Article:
It’s so depressing that we’re still living with Covid-19 chaos.
Two huge issues came to the fore again this week in the football world – one affecting us at home and another abroad.
Let’s start with the bad news.
After 18 months of death, suffering and misinformation, people – leaders and the general public – still can’t their facts straight during the pandemic.
I would have hoped that by now we’d all be on the same page when it comes to getting ourselves out of this mess.
But here we are after all this time – still sukkelling.
On Sunday, that disconnect came to a head on a soccer pitch in Rio de Janeiro when Brazil hosted Argentina in a World Cup qualifier.
World football governing body Fifa and world governments have different rules concerning the travel of players for international competition.
And government regulations change with the demands of suppressing the surges of new Covid variants. So the current international window was always going to be a tricky one.
Premier League clubs looked at the UK government’s strict rules on travel to red-list countries – a 14-day quarantine – and made a pact not to release players to those countries.
On the other side, Brazil’s leaders had a 10-day quarantine in place for travellers from the UK, so any player who was coming from the Premier League would have been in danger of missing games anyway.
Plus that’s a 24-day stay in a hotel all alone after you’ve finished your round-trip, with no leave to train.
Weighed up against Fifa’s five-day automatic restrictions for not releasing players for internationals, I know what my decision would have been.
Brazil’s health agency Anvisa decided to enforce their laws, blocking Argentina’s four UK-based players and forcing the game to be abandoned.
And their football federation is set to punish Prem clubs for not releasing their eight players.
Had Brazil had their eight players (who are exempt from their restrictions as nationals), do you think they would have made such a big deal about the travelling Argies?
It would have been a cold thing to do. But I highly doubt it, since the Argentine FA and Fifa both believed that the same regulations from the recent Copa America were still in effect.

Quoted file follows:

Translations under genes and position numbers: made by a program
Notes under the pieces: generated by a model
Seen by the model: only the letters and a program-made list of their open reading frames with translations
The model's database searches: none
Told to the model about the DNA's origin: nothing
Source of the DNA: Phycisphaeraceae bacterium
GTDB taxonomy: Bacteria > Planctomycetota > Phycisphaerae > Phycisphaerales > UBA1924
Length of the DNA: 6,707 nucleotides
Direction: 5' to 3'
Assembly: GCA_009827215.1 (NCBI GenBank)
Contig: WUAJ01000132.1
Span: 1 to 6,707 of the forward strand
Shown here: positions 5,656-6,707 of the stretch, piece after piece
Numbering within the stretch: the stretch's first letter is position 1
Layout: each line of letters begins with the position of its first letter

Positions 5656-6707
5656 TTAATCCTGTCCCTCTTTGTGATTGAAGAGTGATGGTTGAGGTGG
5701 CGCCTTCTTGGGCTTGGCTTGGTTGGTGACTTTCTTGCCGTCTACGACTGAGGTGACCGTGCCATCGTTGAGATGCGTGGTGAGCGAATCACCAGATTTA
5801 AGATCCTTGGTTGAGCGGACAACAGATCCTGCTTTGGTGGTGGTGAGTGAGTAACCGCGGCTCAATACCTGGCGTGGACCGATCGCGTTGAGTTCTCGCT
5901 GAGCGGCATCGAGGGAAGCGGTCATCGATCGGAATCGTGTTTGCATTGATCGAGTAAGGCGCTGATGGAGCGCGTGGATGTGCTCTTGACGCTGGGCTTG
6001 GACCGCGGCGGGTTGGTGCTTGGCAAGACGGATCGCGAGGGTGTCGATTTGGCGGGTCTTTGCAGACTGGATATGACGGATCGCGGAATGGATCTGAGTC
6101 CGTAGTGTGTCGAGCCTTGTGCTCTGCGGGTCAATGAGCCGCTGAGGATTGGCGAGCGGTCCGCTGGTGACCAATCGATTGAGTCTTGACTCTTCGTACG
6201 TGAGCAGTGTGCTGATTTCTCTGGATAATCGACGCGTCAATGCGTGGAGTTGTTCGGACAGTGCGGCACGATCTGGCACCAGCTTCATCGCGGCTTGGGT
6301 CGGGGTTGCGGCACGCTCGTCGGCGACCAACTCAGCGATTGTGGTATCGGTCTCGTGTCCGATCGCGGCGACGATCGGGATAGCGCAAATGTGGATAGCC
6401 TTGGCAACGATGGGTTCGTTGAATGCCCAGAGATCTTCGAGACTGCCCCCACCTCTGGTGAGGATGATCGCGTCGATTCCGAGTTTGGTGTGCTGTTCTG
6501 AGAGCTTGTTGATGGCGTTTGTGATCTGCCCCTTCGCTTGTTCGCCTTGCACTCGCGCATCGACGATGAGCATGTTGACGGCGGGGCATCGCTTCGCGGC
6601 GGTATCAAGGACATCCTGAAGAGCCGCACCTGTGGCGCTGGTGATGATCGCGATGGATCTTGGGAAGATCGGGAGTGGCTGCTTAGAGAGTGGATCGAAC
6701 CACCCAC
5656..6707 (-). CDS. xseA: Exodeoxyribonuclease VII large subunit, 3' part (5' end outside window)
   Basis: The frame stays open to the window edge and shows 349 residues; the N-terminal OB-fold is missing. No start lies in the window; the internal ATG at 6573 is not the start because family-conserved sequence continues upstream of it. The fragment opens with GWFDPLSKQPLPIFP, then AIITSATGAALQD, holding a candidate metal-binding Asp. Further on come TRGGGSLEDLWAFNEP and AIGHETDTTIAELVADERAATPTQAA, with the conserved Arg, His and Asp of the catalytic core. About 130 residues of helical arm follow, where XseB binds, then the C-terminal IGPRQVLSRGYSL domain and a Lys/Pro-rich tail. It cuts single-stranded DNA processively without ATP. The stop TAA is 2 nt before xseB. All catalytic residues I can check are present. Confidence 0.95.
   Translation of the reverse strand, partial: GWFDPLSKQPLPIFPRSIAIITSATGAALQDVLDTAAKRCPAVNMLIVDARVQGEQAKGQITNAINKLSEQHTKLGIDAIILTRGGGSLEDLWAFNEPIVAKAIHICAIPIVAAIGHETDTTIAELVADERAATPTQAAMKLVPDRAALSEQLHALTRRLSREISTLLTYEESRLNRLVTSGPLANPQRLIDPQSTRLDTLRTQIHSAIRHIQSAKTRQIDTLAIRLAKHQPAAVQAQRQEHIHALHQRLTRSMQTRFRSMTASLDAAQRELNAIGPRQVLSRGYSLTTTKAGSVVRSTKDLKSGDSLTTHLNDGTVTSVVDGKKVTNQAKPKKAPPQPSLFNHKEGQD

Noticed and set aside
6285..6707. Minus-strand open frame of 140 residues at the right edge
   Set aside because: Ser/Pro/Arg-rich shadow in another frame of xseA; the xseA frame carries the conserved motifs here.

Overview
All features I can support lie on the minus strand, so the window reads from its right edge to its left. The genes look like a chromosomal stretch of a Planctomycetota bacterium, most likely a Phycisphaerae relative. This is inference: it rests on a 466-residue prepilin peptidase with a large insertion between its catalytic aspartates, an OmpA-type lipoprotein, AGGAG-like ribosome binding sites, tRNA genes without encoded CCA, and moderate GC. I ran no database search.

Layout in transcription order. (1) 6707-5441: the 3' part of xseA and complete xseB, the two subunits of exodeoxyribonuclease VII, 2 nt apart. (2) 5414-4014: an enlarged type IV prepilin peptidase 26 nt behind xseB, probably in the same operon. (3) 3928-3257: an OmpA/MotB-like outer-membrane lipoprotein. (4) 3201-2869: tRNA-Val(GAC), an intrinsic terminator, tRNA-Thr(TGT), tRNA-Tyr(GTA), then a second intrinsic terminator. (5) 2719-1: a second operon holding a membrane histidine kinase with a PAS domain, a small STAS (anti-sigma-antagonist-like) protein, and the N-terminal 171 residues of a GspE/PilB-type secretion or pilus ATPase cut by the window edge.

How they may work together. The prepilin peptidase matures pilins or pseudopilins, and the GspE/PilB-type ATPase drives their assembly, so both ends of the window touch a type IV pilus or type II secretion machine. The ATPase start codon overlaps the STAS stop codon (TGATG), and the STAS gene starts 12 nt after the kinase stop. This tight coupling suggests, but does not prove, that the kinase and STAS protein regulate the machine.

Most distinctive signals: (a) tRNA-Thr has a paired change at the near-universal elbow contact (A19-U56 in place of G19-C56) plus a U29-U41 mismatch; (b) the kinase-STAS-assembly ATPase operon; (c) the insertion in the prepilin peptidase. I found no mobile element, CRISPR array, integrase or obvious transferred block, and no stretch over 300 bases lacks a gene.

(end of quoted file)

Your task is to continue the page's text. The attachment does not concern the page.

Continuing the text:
After Aston Villa goalkeeper Emiliano Martinez stopped Neymar hulle in the final a couple of months ago, I guess the mense were still a bietjie bitterbek.
Either way, if sport is supposed to continue, then there must be uniform regulations for teams to travel between countries or this will happen again.
Sort it out Fifa. The World Cup is next year and forget about your plans to host an international tournament every off-season.
Now let’s get into some good news.
With South African Rugby this week confirming that the Cape Town Sevens would be cancelled for a second year running, I was not expecting any good news soon.
After 18 months of empty stadiums, silence has been the name of the game when it comes to talk about getting the gees back in our sport.
But the good news finally came.
Sports Minister Nathi Mthethwa on Wednesday announced a new campaign to get the fans returning.
The “Return to Play – It’s In Your Hands” drive will effectively make a show of opening up the sporting events to those of the public who have been vaccinated against Covid-19.
There will be free tickets for the vaccinated to some events – starting with Bafana’s home qualifier against Ethiopia next month.
But with still just 10 percent of the population with the jabs, there is still a long way to go.
Let’s be real, the pandemic has been tough.
Apart from the death and health issues, we are also suffering economically. People have lost jobs and income.
And going to sports events is not really that important in the bigger scheme of things.
Put like Pope John Paul II said: “Of all the unimportant things, football is the most important.”
The only way of getting the important things back is to secure our health and beat this pandemic.
I had a bout of Covid. And it wasn’t great. I had to steam with bloekomolie and get an asthma pump. It was not as bad as the 84 000 people who have died from the virus.
I’m going for my second jab at the end of the month now.
It keeps my family protected and those who I come in contact with.
I’ve played my part, so my son can also have a normal life, kicking a ball in the park with other kids, safely.
I understand the people have a choice, but please people, get the right information before making your decisions.
There is a lot of fake news about the vaccine, but mense have been improving vaccination science since Edward Jenner first experimented with smallpox back in 1757, and Louis Pasteur in the 1800s.
It’s 2021. Get the info, get the vaccine and let’s get back to living.